6. Contact An Injury Lawyer – Experienced auto accident attorneys guide clients through insurance negotiations, dealings with auto body shops, and litigation processes as necessary following collisions. They advocate for fair compensation.

Taking prudent actions rapidly after auto accidents strengthens injury victims’ recovery, legal standing, and any claims needed to recoup damages inflicted through no fault of their own. Don’t handle this alone – consult auto accident lawyers offering ethical counsel.

Pursuing Fair Compensation for Auto Injury Sufferers

After auto collisions, crash victims require medical care and lost wages that negligent parties should rightly cover. However, insurers quickly pressure unrepresented victims into quick, low-ball settlements.

Consult with our attorneys at the Hess Injury Law, who offer candid case assessments. We handle Oregon motor vehicle claims on a contingency fee basis, charging no fees unless we collect compensation for you. For a free case review, contact us online or call today.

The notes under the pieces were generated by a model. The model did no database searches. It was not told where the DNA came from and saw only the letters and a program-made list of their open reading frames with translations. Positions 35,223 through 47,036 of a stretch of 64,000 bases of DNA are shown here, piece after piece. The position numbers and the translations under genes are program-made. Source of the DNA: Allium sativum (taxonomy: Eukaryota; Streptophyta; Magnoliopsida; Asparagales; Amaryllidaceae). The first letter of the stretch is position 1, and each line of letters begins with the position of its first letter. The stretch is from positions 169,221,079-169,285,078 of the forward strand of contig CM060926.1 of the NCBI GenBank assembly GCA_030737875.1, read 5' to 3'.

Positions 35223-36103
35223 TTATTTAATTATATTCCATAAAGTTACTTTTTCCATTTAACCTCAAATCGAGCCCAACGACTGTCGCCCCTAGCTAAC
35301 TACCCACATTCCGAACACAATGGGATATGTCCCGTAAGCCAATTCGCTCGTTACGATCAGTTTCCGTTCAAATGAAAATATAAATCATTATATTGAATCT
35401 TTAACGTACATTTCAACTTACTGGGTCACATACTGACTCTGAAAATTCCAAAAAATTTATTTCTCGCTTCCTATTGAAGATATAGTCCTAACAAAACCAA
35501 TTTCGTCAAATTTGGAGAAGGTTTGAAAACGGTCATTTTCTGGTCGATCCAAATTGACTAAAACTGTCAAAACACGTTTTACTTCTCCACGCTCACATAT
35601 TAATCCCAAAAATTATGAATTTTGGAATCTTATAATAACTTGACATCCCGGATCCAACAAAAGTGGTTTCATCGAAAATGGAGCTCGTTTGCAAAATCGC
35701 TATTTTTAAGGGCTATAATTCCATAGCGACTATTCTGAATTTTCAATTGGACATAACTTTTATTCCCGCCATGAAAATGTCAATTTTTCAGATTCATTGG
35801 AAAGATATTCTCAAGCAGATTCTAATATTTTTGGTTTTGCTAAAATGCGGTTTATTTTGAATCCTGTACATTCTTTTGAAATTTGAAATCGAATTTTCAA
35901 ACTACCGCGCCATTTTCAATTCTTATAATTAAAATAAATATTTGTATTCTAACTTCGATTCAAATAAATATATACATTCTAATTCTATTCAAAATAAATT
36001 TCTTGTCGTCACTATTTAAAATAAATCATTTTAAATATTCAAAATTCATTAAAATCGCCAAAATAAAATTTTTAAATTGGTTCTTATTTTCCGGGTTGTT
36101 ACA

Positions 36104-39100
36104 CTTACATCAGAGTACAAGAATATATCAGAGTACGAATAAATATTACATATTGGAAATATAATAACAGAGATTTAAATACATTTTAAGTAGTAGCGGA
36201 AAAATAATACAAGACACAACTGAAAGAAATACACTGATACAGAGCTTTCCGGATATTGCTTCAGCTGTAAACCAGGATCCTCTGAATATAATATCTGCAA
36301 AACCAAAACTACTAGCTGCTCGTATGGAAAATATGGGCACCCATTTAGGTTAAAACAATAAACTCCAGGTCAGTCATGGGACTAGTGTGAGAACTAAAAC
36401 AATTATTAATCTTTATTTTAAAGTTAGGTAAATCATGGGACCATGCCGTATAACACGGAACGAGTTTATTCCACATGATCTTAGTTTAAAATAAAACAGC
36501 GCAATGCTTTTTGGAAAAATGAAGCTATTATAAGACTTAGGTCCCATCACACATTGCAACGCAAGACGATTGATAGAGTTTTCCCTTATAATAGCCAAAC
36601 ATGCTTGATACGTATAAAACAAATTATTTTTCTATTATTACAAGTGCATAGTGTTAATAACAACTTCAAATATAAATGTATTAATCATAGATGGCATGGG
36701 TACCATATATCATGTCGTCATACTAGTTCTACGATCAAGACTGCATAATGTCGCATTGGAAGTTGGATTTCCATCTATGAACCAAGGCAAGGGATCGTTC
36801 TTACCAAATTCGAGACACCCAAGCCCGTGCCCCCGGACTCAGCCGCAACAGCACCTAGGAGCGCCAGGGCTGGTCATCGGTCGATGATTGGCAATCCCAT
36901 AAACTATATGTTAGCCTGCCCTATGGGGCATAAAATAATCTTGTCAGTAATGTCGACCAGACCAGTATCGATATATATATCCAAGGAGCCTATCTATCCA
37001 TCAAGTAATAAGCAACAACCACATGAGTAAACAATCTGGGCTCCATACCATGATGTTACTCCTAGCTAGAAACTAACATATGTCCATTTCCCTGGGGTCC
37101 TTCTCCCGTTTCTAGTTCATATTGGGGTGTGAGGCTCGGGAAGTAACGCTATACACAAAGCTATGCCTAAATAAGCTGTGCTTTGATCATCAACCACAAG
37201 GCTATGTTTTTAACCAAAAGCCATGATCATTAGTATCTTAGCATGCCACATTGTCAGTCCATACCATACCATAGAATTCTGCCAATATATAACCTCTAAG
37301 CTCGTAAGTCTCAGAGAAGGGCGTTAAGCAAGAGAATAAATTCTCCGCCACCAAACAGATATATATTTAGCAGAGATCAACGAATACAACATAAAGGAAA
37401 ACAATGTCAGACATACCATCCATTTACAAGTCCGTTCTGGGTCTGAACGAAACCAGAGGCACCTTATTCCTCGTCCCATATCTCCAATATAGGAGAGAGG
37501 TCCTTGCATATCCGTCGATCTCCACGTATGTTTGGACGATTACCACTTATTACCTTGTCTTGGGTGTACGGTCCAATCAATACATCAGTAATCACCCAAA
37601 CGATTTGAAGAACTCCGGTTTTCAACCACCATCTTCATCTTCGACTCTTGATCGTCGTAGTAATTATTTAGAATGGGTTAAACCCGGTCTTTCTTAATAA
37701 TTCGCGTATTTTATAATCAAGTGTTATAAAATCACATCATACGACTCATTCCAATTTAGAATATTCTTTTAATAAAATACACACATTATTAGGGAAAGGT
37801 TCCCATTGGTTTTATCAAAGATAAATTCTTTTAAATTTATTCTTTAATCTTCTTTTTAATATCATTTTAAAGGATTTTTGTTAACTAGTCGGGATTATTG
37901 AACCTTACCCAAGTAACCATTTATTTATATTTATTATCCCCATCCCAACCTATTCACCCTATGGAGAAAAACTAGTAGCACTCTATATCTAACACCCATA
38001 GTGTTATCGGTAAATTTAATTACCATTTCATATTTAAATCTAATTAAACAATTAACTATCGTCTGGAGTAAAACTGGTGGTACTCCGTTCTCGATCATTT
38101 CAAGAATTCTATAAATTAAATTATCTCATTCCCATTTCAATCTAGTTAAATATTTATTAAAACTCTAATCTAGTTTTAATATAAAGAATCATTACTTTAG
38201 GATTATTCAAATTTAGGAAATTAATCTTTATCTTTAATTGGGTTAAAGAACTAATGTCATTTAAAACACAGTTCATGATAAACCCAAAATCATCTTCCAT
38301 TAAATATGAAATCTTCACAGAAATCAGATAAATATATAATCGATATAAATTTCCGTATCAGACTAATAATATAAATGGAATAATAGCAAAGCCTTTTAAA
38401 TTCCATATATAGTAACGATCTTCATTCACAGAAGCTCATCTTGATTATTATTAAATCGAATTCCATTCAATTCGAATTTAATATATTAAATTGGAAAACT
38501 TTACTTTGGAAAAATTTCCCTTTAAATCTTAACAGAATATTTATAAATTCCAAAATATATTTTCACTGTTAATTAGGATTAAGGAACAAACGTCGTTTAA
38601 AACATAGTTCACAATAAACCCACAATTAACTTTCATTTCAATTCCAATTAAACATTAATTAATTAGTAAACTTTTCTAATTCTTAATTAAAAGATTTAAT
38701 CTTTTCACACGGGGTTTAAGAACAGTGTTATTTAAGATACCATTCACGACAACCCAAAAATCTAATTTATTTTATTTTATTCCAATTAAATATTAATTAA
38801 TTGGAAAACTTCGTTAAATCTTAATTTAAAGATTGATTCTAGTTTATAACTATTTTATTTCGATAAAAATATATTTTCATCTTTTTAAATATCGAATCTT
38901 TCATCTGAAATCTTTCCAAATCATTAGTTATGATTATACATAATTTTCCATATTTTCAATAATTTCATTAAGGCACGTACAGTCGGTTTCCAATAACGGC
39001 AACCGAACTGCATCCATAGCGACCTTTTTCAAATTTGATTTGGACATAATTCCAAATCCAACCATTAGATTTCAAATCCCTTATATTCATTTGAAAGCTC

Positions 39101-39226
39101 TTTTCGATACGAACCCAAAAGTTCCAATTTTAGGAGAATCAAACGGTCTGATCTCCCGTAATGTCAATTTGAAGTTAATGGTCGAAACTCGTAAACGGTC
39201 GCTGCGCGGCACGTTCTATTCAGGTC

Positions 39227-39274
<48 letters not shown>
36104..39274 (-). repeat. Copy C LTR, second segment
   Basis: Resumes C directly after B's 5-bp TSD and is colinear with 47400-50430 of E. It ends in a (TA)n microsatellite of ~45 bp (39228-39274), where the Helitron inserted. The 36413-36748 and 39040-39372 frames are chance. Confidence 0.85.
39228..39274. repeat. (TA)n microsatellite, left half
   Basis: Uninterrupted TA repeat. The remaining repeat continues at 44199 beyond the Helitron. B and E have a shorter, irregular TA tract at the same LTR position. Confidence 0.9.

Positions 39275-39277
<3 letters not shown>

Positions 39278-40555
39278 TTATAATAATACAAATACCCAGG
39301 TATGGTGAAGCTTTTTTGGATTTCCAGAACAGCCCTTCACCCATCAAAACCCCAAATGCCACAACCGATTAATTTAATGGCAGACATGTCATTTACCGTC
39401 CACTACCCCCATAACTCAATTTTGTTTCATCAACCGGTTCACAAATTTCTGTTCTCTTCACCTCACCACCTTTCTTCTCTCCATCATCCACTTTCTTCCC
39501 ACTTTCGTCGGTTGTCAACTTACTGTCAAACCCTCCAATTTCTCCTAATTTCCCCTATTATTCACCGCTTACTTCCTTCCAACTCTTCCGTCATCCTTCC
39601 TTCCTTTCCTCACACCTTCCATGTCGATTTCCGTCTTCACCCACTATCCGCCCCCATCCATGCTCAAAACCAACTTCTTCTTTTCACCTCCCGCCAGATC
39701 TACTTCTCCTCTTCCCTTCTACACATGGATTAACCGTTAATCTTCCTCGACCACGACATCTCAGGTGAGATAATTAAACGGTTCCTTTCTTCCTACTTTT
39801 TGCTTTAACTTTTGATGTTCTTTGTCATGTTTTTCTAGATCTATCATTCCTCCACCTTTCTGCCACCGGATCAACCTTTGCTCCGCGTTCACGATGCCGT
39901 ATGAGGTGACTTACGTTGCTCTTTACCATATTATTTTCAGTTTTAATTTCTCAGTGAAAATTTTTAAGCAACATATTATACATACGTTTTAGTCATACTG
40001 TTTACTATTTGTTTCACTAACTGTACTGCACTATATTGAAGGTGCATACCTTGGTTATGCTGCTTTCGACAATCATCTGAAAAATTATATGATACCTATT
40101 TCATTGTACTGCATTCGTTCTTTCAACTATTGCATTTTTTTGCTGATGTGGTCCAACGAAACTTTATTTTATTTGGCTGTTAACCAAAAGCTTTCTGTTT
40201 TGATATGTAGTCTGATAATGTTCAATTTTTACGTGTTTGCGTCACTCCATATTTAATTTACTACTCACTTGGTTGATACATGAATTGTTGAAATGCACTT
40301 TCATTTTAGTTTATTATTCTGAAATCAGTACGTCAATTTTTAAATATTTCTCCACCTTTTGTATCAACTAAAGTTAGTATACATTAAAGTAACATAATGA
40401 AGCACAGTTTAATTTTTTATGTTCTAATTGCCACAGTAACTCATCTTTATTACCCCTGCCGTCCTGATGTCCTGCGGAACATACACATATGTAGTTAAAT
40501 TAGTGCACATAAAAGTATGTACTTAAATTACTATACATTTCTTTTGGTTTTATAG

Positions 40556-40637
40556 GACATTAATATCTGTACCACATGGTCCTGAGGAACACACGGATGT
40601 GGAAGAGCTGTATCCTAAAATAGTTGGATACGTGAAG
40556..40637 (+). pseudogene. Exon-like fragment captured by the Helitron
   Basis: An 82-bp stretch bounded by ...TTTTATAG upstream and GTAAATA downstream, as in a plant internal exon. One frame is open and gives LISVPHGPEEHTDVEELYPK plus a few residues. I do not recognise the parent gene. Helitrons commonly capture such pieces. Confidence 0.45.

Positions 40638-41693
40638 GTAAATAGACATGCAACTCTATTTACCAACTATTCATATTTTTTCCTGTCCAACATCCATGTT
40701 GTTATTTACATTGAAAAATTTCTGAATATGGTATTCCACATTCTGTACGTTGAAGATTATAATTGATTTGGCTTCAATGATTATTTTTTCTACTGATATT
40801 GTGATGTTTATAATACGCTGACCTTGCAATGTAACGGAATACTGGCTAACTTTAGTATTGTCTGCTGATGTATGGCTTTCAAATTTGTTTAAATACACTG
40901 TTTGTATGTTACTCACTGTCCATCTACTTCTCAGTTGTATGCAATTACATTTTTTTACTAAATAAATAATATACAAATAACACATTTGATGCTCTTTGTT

Author Bio

Peter J. Hess grew up in Walla Walla, Washington. He is a 1996 graduate of Walla Walla High School and a 2000 graduate of the University of Washington, with a B.A. in Business Administration/Information Systems.

Peter graduated from Willamette University College of Law, with honors, in 2007. While at Willamette, he was an Associate Editor of the Willamette Law Review, he was a Teacher’s Assistant for a Legal Research and Writing professor, and he worked as a Personal Injury Law Clerk at Swanson, Lathen, Alexander & McCann in Salem, Oregon. After graduation from Willamette, Peter began working here at Hess Injury Law. In 2012, he became a partner in the firm. He is licensed to practice law in both Washington and Oregon.